Types of Farming
In the Standard Grade Geography exam there are three types of farming you need to know about − arable, livestock and mixed.
• Arable farms are ones where the main way of making money is by growing crops • Livestock farms are where animals are the important part of the farm • Mixed farms are where animals and crops are both important to the farmer
Only British examples are used in the exam questions.
Inputs, Outputs and Processes
Inputs are what go into the farm. There are two types of input. The natural or physical inputs include weather, climate, relief (height, shape and aspect), soil, geology and latitude. Farmers have little or no control over these. Changing the natural inputs can sometimes be done but it usually involves a lot of expense. For example areas with not enough rainfall get water from irrigation schemes, steep slopes can be cut into terraces and the climate can be greatly altered by using greenhouses.
Examples of human inputs include machinery, fertiliser, pesticides, seeds, livestock, animal feed, workers and buildings. These usually have to be paid for, although farmers can save some money by producing some of these themselves, e.g. grass is grown as a fodder crop and animals are bred. Outputs are what the farm produces e.g. grains, eggs, milk, meat etc. Processes are the types of work that are carried out on the farming. It varies with the type of farm e.g. ploughing, seeding and harvesting are important on an arable farm, whereas a major activity is milking on a dairy (livestock) farm.
Farms as Businesses
Like shops and factories, a farm is a business. Like all other business it has to make money to survive. Its profits are made when the money the farmer makes by selling his or her outputs is more than is spent on the inputs. Like other business people farmers want to make a substantial profit. Most of the recent changes in farming can be explained by the farmer's desire for a good profit.
Types of Farming
Arable farms are mainly found in the eastern side of the U.K. Here the land is lower and flatter, the soil more fertile and the climate drier and sunnier. The ten main crops grown in Britain in 1996 were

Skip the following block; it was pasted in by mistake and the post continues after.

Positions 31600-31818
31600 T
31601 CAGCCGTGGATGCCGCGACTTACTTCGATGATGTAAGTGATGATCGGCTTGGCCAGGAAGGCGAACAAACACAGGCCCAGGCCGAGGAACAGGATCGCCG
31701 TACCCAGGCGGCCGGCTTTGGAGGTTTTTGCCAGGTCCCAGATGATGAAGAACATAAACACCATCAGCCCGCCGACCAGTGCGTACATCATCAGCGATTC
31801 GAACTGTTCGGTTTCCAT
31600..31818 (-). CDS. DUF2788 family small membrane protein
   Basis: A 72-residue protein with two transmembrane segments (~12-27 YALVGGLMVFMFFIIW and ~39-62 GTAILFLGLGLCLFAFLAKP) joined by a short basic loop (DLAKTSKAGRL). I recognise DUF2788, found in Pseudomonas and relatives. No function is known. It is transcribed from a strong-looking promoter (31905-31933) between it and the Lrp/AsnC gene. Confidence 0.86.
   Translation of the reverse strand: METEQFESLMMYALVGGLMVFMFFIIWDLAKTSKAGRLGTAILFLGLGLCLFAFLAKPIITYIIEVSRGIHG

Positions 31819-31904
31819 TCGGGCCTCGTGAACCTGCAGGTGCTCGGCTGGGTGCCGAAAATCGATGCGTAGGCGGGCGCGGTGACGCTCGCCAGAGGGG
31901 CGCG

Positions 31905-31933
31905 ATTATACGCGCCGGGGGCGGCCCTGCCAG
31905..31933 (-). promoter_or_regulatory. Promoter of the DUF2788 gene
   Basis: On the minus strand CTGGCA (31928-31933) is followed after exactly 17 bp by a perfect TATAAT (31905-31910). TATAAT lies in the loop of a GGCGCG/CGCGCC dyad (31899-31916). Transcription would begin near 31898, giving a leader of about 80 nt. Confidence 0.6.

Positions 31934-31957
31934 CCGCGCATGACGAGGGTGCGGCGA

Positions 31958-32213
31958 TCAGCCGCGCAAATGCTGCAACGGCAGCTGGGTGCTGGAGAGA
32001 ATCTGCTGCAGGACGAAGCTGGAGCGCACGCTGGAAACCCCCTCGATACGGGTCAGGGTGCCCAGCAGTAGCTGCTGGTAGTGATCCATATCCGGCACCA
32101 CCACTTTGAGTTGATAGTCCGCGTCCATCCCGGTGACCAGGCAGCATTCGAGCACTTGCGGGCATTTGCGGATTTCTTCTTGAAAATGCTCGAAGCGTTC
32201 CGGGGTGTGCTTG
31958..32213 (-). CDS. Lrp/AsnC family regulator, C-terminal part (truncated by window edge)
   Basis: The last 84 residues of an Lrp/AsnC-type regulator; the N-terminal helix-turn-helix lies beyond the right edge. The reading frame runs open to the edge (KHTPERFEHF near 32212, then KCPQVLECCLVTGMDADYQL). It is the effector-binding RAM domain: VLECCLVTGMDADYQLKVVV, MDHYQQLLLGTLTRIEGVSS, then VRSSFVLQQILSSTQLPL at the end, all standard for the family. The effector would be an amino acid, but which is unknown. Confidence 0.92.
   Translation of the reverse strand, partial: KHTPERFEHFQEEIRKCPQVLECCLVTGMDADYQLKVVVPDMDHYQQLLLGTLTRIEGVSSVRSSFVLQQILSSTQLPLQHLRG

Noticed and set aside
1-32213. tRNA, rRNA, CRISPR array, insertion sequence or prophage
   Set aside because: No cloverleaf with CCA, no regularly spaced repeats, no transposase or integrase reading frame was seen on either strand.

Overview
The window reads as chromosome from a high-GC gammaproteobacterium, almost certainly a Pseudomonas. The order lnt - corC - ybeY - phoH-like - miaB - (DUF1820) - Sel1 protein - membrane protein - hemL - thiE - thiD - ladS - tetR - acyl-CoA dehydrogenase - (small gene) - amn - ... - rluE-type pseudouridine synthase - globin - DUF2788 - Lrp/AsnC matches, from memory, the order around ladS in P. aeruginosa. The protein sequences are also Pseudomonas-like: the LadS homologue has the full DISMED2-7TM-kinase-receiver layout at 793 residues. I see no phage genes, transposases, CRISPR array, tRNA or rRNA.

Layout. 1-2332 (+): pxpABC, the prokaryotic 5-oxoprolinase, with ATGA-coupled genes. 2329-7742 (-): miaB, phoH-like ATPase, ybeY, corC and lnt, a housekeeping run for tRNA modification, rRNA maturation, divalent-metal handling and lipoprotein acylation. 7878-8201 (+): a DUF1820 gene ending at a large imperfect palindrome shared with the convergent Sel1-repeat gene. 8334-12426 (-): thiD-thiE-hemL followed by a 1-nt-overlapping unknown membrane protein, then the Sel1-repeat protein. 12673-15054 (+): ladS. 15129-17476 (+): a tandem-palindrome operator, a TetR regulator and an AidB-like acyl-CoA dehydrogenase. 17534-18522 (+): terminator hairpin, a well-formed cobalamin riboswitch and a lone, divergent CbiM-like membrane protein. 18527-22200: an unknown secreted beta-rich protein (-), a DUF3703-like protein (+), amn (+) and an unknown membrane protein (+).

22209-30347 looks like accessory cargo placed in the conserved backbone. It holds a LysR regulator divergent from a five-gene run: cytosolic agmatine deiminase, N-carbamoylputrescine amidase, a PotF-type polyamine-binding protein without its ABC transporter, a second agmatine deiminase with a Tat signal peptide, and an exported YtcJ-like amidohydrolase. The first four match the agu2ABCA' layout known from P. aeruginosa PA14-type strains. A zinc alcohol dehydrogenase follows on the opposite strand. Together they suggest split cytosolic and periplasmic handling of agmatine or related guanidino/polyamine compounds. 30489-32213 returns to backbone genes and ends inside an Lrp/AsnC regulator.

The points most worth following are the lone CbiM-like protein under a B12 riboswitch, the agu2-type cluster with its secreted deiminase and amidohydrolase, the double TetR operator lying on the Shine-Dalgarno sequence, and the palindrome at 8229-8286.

Vegetables grown in the open
Oats and Other Cereals
Other crops not for stock feeding
All figures are in 1,000 hectares.
Source The Ministry of Agriculture, Fisheries and Food.
In Britain the location of livestock farms depends on the main animal that is being kept. Sheep are usually found in the upland areas. They are suited to these parts as • Sheep are hardier (tougher) than other animals, and can cope with the colder, wetter and windier conditions
• They are more surefooted than cattle, so don't mind the steep slopes • The land certainly can't be used for arable farming
Dairy cattle are more common in the wetter west of Britain as the heavier rainfall helps in the milk production. Lowland areas are favoured as these have warmer temperatures. The south−west of England and Ayrshire in Scotland are particularly suited as the mild winters mean a longer growing season, which in turn means the farmers are less reliant on providing winter feed for the cattle. Dairy farms are also located nearer the larger settlements. This was important in the past when transport was slower and milk needed to get to the market quickly to still be fresh. This location is less important today with refrigerated transport.
The total number of the different types on animals were (1995) Cattle
Fowls (chickens and hens)
Ducks and geese
All figures are for 1,000 animals.
Source The Ministry of Agriculture,...